Nasdaq believes that a six-month extension of both existing pilot programs is necessary to allow Nasdaq to complete its analysis of the impact of NASD Rule 6541 on trading in this market. Currently, it is Nasdaq's intent to implement limit order protection on a permanent basis at or before the end of this pilot extension.[10]

2. Statutory Basis

Nasdaq believes that the proposed rule change is consistent with the provisions of Section 15A of the Act [11] in general, and Section 15A(b)(6) of the Act [12] in particular, in that it is designed to: (1) Promote just and equitable principles of trade; (2) foster cooperation and coordination with persons engaged in regulating, clearing, settling, processing information with respect to, and facilitating transactions in securities; (3) perfect the mechanism of a free and open market and a national market system; and (4) maintain the current rule language without a lapse, in keeping with the public interest and the protection of investors.

B. Self-Regulatory Organization's Statement on Burden on Competition

Nasdaq does not believe that the proposed rule change would result in any burden on competition that is not necessary or appropriate in furtherance of the purposes of the Act.

C. Self-Regulatory Organization's Statement on Comments on the Proposed Rule Change Received From Members, Participants, or Others

Written comments were neither solicited nor received.

III. Date of Effectiveness of the Proposed Rule Change and Timing for Commission Action

The proposed rule change has been filed by Nasdaq as a non-controversial rule change pursuant to Rule 19b-4(f)(6) under the Act. Nasdaq represents that the foregoing proposed rule change: (1) Does not significantly affect the protection of investors or the public interest; (2) does not impose any significant burden on competition; and (3) does not become operative for 30 days from the date on which it was filed, or such shorter time as the Commission may designate, if consistent with the protection of investors and the public interest; therefore, it has become immediately effective pursuant to Section 19(b)(3)(A) of the Act [13] and Rule 19b-4(f)(6) thereunder. At any time within 60 days of the filing of the proposed rule change, the Commission may summarily abrogate such rule change if it appears to the Commission that such action is necessary or appropriate in the public interest, for the protection of investors, or otherwise in furtherance of the purposes of the Act.[14]

Nasdaq has requested that the Commission waive the 30-day pre-operative period required by Rule 19b-4(f)(6), which would allow the proposal to become operative immediately. The Commission believes that continuing the two pilot programs will further the aim of protecting investors and the Start Printed Page 49729public interest.[15] Accordingly, the Commission hereby grants Nasdaq's request.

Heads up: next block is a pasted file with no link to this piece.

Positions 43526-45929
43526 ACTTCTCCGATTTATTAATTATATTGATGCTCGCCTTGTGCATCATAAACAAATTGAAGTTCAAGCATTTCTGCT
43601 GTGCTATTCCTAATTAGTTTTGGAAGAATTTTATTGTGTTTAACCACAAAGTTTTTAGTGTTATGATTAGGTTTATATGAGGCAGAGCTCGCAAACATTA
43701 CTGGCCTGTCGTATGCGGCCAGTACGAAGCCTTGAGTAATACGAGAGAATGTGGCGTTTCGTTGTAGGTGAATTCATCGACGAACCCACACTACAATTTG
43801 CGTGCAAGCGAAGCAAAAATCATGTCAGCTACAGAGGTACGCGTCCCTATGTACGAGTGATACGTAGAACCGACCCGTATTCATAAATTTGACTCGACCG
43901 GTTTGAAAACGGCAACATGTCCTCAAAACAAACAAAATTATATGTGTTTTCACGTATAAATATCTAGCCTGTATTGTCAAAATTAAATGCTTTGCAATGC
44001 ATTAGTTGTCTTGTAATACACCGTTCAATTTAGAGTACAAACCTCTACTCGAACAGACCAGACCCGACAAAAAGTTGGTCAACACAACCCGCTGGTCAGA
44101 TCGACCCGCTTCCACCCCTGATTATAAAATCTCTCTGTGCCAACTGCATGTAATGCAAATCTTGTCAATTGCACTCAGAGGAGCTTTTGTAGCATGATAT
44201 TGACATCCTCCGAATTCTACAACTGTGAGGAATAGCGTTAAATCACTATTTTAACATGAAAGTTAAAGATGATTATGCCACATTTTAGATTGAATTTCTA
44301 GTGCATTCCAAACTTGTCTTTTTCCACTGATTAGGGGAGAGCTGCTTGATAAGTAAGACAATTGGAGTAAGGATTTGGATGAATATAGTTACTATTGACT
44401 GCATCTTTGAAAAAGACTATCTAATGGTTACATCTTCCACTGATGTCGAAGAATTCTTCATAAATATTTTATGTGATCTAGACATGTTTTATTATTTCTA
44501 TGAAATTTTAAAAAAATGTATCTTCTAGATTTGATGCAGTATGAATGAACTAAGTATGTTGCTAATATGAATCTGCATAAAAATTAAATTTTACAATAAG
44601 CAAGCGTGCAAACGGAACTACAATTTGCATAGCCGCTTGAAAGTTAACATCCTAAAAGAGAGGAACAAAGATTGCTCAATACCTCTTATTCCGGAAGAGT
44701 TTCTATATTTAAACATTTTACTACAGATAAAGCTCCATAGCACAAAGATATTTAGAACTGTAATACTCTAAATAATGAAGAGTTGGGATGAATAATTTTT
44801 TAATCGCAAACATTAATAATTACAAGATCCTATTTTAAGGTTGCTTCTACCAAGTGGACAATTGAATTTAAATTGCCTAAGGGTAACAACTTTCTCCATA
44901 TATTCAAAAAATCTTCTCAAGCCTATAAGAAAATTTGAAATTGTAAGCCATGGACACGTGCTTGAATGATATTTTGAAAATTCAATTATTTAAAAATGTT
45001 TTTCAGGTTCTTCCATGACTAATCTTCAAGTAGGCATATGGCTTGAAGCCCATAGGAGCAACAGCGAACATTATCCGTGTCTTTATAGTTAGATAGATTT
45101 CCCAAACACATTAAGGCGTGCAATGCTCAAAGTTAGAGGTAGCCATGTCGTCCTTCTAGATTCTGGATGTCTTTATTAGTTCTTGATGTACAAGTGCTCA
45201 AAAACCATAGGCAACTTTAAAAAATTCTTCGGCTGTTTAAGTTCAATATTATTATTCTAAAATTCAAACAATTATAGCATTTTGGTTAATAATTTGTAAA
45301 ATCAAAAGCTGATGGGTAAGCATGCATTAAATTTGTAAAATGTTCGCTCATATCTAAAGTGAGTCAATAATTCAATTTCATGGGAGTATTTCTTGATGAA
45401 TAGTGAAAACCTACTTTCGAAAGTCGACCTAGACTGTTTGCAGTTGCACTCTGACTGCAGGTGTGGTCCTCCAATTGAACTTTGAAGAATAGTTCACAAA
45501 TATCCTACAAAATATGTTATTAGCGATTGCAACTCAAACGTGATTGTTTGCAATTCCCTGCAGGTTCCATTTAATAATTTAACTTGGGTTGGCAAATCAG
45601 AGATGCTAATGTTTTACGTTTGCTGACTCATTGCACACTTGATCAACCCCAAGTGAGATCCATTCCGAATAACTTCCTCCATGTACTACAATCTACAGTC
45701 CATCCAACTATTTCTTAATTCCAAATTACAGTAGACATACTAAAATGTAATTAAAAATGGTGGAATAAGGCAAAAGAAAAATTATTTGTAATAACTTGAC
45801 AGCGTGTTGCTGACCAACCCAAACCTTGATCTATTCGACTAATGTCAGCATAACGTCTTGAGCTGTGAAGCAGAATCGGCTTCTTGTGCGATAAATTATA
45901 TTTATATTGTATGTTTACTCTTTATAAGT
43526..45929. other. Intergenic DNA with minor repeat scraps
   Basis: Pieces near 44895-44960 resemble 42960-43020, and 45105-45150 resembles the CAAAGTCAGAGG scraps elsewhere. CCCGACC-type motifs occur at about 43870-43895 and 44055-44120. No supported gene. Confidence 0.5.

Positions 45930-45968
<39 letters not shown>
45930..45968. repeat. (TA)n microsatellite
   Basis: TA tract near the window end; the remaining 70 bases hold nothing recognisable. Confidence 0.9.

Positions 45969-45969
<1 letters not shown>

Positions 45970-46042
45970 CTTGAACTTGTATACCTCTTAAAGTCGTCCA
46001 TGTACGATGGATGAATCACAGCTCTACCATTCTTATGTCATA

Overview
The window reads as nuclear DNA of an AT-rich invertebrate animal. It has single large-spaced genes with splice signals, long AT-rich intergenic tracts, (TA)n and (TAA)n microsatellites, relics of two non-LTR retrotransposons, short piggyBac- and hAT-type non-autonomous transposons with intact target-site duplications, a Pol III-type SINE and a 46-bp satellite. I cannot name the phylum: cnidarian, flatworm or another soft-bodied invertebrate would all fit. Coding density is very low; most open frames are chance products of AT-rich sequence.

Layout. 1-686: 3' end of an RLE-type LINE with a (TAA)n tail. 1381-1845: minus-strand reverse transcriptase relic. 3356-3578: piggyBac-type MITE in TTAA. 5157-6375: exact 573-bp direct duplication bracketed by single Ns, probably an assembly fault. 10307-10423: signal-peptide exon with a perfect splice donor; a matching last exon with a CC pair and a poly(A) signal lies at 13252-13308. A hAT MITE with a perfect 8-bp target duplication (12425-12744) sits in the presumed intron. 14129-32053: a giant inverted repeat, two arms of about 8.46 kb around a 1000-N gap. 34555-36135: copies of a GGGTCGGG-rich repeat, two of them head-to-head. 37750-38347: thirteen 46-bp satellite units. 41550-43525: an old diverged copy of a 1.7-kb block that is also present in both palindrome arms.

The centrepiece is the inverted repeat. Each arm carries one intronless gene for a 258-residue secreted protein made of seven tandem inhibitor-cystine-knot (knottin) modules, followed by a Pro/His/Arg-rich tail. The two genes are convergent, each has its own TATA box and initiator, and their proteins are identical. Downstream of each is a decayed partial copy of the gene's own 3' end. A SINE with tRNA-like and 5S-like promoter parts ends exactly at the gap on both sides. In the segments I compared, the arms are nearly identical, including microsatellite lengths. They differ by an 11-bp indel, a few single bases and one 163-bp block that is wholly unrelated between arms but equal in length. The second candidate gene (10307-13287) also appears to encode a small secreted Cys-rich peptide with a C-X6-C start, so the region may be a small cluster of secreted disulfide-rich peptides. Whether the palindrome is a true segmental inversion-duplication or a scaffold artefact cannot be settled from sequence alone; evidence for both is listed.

IV. Solicitation of Comments

Interested persons are invited to submit written data, views, and arguments concerning the foregoing, including whether the proposed rule change, as amended, is consistent with the Act. Persons making written submissions should file six copies thereof with the Secretary, Securities and Exchange Commission, 450 Fifth Street, NW, Washington, DC 20549-0609. Copies of the submission, all subsequent amendments, all written statements with respect to the proposed rule change that are filed with the Commission, and all written communications relating to the proposed rule change between the Commission and any person, other than those that may be withheld from the public in accordance with the provisions of 5 U.S.C. 552, will be available for inspection and copying in the Commission's Public Reference Room. Copies of such filing will also be available for inspection and copying at the principal office of the NASD. All submissions should refer to File No. SR-NASD-2002-95 and should be submitted by August 21, 2002.

Start Signature

For the Commission, by the Division of Market Regulation, pursuant to delegated authority.[16]

Margaret H. McFarland,

Deputy Secretary.

End Signature End Preamble

Footnotes

4.  See letter from Jeffrey S. Davis, Nasdaq, to Nancy Sanow, Division of Market Regulation, Commission, dated July 19, 2002 (“Amendment No. 1”). In Amendment No. 1, the NASD made certain technical corrections to the narrative description of the proposed rule change.

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5.  See Securities Exchange Act Release No. 43944 (February 8, 2001), 66 FR 10541 (February 15, 2001) (approving SR-NASD-00-22).

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6.  See In re E.F. Hutton & Co., Securities Exchange Act Release No. 25887 (July 6, 1988) (“Manning”).

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7.  See Securities Exchange Act Release No. 44030 (March 2, 2001), 66 FR 14235 (March 9, 2001) (approving SR-NASD-2001-09); Securities Exchange Act Release No. 44165 (April 6, 2001), 66 FR 19268 (April 13, 2001) (approving SR-NASD-2001-27). See also Securities Exchange Act Release No. 44529 (July 9, 2001), 66 FR 37082 (July 16, 2001) (SR-NASD-2001-43).

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8.  See Securities Exchange Act Release No. 44593 (July 26, 2001), 66 FR 40304 (August 2, 2001).

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9.  See Securities Exchange Act Release No. 45011 (November 1, 2001), 66 FR 56587 (November 8, 2001) (SR-NASD-2001-78).

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10.  The Commission notes that permanent approval of limit order protection for OTCBB securities would require the NASD to submit a proposed rule change to this effect under Section 19(b) of the Act, 15, U.S.C. 78s(b).

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14.  Because the NASD amended the proposed rule change, the 60-day abrogation period runs from the date of filing of the amendment (July 19, 2002) rather than the date of filing of the original submission (July 16, 2002).

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15.  For purposes only of accelerating the operative date of this proposal, the Commission has considered the proposed rule's impact on efficiency, competition, and capital formation. See 15 U.S.C. 78c(f).

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[FR Doc. 02-19316 Filed 7-30-02; 8:45 am]

BILLING CODE 8010-01-P